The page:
Cipriano, Quizon, and Reynaldo are not alone. They join an ever growing list of comedians who have passed on and left a legacy of films and shows that helped define the preferred humor of an entire generation. Rene Requiestas, Cachupoy, Pugo, Panchito, Pablito Sarmiento, Jr. (Babalu), Ricardo Castro (of the Reycard Duet fame), Tommy Angeles (Mang TOmas of Home Along d' Riles) are just a few of the more recognizable names of the comedians that have departed since the glory days of the 80s and early 90s. Looking back, very few people from the heydey of self-styled pinoy comedy movies are still in the limelight today, including Joey De Leon, Andrew E, Jimmy Santos, and Vic Sotto. It's a sad affair to see the lot of these people go, who despite all the criticisms of the straightforwardness of their schtick, have left and undeniable mark that lingers on even with the movies today. 

Legacy of Laughs

Together with the comedians of their time, these actors worked with prevailing themes of underdogs going against the norms of society. The protagonists serve as the butt of most of the jokes and almost always live a laughably dismal life. Through the course of the movies, the heroes are given a chance to redeem themselves, beat the bad guys, and learn a lesson or two at the end. Albeit formulaic, these movies proved to be simple, easy to relate to, easy to digest, and at the end of the day, entertaining for the majority of the audience. Brevity is the soul of wit, and the simplicity of the plots prove to be it's most brilliant factor.

The typical comedy movie serves as a container of the Filipino way of thinking when it comes to humor. The sometimes somewhat brutal side of showing ugly people getting beat up over and over again, the blunt insults, the slapstick, probably painful situations the characters are consistently exposed to, and the self-deprecative attitude show a culture of making fun of what's otherwise unbearable. The cruel but honest sense of humor is invoked and elaborate in these films. It might sound too much to the uninitiated - but it does work.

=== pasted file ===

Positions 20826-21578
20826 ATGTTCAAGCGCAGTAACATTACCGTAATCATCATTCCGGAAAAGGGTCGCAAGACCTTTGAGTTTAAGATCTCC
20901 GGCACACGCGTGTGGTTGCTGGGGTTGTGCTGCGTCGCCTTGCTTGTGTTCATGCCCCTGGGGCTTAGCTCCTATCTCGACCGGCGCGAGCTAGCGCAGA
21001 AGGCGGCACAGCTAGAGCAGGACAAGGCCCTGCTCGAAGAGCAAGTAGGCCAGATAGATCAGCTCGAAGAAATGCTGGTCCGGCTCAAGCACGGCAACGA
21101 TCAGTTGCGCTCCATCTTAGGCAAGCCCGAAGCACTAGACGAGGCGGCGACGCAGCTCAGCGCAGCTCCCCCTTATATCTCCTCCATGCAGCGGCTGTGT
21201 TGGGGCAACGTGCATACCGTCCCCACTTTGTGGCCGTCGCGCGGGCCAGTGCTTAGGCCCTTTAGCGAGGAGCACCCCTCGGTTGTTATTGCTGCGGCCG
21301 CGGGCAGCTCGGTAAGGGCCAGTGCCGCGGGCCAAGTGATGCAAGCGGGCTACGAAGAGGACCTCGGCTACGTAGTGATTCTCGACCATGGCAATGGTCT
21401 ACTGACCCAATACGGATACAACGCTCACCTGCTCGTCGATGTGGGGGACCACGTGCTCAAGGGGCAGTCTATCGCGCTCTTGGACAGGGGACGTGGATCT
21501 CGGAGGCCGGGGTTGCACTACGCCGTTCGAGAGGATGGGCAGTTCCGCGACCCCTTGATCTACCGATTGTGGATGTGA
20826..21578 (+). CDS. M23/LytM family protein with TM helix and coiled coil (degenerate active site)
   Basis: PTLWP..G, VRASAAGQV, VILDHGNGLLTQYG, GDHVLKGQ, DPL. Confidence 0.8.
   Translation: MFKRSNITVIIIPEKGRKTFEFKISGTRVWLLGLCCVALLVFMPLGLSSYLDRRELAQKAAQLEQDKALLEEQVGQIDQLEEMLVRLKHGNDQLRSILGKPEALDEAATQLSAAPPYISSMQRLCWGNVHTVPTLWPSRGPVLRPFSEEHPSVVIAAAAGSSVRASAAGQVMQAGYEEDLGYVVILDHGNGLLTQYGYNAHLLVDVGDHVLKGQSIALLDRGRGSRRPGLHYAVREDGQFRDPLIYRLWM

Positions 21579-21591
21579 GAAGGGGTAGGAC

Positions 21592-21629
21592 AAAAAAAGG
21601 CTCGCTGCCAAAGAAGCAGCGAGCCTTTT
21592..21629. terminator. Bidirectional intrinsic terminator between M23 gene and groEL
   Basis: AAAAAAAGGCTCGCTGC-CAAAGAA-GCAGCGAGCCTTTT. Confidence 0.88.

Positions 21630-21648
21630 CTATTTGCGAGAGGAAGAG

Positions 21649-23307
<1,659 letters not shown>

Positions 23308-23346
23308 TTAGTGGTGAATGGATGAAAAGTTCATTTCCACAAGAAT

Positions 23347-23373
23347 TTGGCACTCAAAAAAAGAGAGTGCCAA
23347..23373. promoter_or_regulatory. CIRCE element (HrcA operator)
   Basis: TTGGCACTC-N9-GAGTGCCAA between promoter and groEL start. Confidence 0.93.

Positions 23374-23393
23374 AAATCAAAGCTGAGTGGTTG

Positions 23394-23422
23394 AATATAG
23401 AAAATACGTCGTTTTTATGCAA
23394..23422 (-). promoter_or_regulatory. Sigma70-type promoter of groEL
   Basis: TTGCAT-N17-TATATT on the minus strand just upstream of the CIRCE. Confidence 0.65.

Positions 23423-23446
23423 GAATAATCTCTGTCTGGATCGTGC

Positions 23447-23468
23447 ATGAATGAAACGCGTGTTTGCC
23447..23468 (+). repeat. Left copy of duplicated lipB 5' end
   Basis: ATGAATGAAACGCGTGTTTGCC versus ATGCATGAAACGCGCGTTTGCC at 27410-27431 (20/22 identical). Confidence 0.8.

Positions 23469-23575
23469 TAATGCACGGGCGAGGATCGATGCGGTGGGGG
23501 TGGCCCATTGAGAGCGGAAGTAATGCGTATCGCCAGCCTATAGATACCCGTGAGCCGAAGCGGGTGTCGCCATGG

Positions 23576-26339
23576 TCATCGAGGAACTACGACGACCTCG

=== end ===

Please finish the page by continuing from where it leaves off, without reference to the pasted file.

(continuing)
There is depth, however, for those who meant to look. An article made by Benito Vergara on comedy movies of the 80s raised various points generally tackled by the movies. One common recurring theme in these movies, according to Mr. Vergara, is the apparent lampooning of western icons from Rocky Balboa in Rocky Tu-log, to Rambo in Palito's Rambuto. The iconic movie Istarsan starring Joey de Leon and the late Rene Requestas proved to be one of the most successful movies that worked with this trope - and in this way, the common crowd can find a more relatable version of the more famous originals, and brings them closer to what might be seen as a higher status for them.

For all the rhymes and reasons of the workings of comedy movies, bottomline is for the most of us, they were funny and they still are funny, even after some jokes have lost their relevance. As part of the generation that grew up looking at these movies for entertainment, nostalgia or not, they were completely entertaining. 

The Next Generation

The fading of stars from the last generation, however does not mean the fall of the industry as a whole, much like the folding of the comic industry in the 70s, the slack of comedy movies (or all Filipino movies in general) from the previous decade created a craving for Filipinos to see one of their favorite genres back in the big screen. The past few years have shown an increase of comedy films produced, and possibly even more in the coming years. This new wave of Pinoy comedy films are spearheaded by both the remaining golden actors from the past and the new artists, most of whome who have been shaped by those talented few, those unforgetabble silverscreen clowns, whose lifelong arts have left their mark in film history - how to make the Filipino forget their problems even for a short while and for what it's worth, 

Laugh the good laugh.


Anonymous said...

I guess you have to add another one on this list, Jet.


I know. I updated the article just today. :(

Anonymous said...

hi! i really like your writing. what article by Benito Vergara were you referring to and do you still have a copy of it?